The fate of four million Bengali speaking people in India’s large north-eastern state of Assam today hangs in perilous balance.

Their names have been left out of the penultimate draft of the National Citizens Register. This means that if they are unable to prove their Indian citizenship in the last chance they will get for this – with only one month to file their claims – they will be judged to be excluded from India’s register of citizens.

During the first half of the 1980s, Assam had become the epicentre of some of the most violent clashes India has witnessed since its independence from the British in 1947. A student-led agitation was mounted against people described by indigenous Assamese as “foreigners”. India shares a porous 4,000km border with Bangladesh.

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For two centuries, impoverished Bengali peoples have moved to Assam in search of land and work, as Assam offered the prospects of a new life by converting forest and riverine islands into farms. This migration was also encouraged by the colonial policies for both creation of massive tea plantations and to grow more food. This continued unchecked for as long as both these regions were part of one country. Even after India’s independence, people fled first what was East Pakistan during the bloodshed of India’s partition, and then during the liberation struggle of the Bangladeshi people from Pakistan in 1971.

These refugees from violence and poverty became the subjects of two successive chauvinist political movements in Assam, built on apprehensions of indigenous Assamese of being “swamped” by Bengali immigrants.

The first movement constructed the Bengali speaking residents of Assam to be “foreigners” even though the very large majority of these immigrants had entered India over many decades without violating any law. The “anti-foreigners movement” that rocked Assam in the 1980s was fuelled by such Assamese sub-nationalism, and it opposed the growing numbers of both Muslim and Hindu Bengali immigrants.

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The second wave, after the Assamese student-led politics lost credibility and charisma, was the belligerent Hindu nationalism of the Bharatiya Janata Party, which specifically targeted only Muslim immigrants from East Bengal, currently Bangladesh. They conflated Islam with terrorism, and dubbed the illegal immigrants from Bangladesh as infiltrators, a threat to India’s security. This action against allegedly illegal immigrants from Bangladesh is today being foregrounded by the party, now ruling India, as its badge of honour as it prepares to go to the national elections next summer with evidence of its muscular Hindu nationalism under the leadership of Prime Minister Narendra Modi.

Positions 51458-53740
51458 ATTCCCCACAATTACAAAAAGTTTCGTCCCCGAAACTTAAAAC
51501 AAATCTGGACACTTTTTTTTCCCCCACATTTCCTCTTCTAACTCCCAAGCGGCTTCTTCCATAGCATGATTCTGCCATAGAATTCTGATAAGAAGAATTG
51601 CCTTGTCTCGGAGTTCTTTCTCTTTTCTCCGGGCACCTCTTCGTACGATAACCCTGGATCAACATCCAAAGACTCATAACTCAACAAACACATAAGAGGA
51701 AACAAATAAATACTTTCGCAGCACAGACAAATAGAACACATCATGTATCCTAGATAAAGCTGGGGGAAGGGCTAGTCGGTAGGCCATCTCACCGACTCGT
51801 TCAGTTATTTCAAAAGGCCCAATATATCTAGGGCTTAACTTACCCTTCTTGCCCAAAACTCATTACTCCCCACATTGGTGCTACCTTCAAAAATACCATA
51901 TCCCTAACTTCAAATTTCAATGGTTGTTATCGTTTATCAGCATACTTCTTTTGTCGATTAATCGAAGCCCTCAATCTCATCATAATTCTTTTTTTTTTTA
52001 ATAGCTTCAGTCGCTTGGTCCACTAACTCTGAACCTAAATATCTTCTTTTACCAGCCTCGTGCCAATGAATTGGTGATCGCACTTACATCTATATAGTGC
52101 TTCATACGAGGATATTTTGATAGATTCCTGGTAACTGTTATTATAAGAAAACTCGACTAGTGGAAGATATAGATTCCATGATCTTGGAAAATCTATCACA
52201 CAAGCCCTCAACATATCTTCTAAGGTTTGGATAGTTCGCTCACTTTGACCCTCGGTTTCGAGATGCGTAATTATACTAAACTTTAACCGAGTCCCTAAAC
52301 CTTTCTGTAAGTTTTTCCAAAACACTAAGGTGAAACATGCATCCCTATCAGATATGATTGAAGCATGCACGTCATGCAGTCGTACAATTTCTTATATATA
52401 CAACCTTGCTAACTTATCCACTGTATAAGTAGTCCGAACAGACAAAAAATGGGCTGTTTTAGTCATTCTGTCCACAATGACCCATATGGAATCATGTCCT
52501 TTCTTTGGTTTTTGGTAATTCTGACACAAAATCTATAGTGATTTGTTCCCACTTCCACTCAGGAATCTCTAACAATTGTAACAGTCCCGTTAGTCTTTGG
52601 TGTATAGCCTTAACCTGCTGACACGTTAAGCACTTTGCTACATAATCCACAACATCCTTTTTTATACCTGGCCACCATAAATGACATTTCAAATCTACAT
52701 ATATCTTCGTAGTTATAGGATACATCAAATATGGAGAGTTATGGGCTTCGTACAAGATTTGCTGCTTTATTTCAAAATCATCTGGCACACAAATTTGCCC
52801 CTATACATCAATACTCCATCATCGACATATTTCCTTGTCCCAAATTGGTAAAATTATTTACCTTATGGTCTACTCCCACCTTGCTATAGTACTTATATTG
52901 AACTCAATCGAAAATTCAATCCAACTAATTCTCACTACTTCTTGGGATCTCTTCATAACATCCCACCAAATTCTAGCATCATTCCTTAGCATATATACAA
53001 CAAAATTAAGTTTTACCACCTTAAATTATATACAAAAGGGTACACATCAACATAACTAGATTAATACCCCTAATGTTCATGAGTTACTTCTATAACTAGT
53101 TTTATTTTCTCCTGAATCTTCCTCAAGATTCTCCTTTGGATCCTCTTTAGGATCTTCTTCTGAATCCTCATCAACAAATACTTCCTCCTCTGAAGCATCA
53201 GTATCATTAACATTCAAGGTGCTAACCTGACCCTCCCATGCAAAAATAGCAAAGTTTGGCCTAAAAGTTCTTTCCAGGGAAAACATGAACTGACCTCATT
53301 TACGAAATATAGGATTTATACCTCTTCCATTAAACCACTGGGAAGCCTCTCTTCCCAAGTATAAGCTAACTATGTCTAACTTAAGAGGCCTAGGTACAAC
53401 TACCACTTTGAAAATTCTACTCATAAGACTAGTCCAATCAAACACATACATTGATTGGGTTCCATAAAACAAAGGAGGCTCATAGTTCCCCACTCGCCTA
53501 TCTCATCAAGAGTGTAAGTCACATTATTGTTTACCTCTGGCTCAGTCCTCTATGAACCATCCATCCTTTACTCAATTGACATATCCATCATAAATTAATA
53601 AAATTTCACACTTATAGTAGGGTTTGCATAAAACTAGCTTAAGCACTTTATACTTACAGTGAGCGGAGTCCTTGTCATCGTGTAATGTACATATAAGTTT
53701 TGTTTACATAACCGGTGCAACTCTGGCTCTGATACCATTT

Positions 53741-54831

The long-colonised country in its early decades of freedom had a poorly developed system of documentation, especially in its countryside, in which poor literacy and education as well as grinding poverty excluded such people from any kind of official paperwork. This was aggravated by the unstable riverine ecology, in which farm lands get eroded each year in massive floods.

Even after four million people find that their names are not on India’s citizenship list, India’s senior leaders have refused to clarify the policy towards those people who will be finally excluded from the National Citizen Register, after they are declared to be foreigners. There is widespread fear, panic and speculation. More than a dozen people are reported to have committed suicide since the announcement. The country’s leaders have no words of reassurance or solace to offer them, or even a clue about what lies ahead for them.

India has not negotiated any settlement with Bangladesh for the legal deportation of persons India deems to be citizens of that country, and the Bangladesh government has maintained that this remains an internal matter of India. In past years, for the few thousand people who were judged to be foreigners, two tracks were followed. One of these was to push them into Bangladesh territory. There they were pushed back by armed Bangladeshi security forces, sometimes violently, sometimes with firearms. These “pushbacks” were often undertaken under the cover of darkness. In the melee and confusion, some would cross over to Bangladesh, some would return to India, but none of these exchanges of populations would be officially conducted or recorded.

The alternative has been more fearsome. It has been to lock them indefinitely in detention camps, all located within prisons, separating wife from husband and child from parent.

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The dread in four million hearts in Assam today is whether they will be locked up indefinitely in massive prison-like concentration camps? Will they be pushed into an unwelcoming Bangladesh? Or, will they be retained as residents, officially second-class, without any rights? If so, will they ever feel safe? Is there indeed now any place in the world to which they will ever belong?

Harsh Mander is the author of ‘Fear and Forgiveness: The Aftermath of Massacre’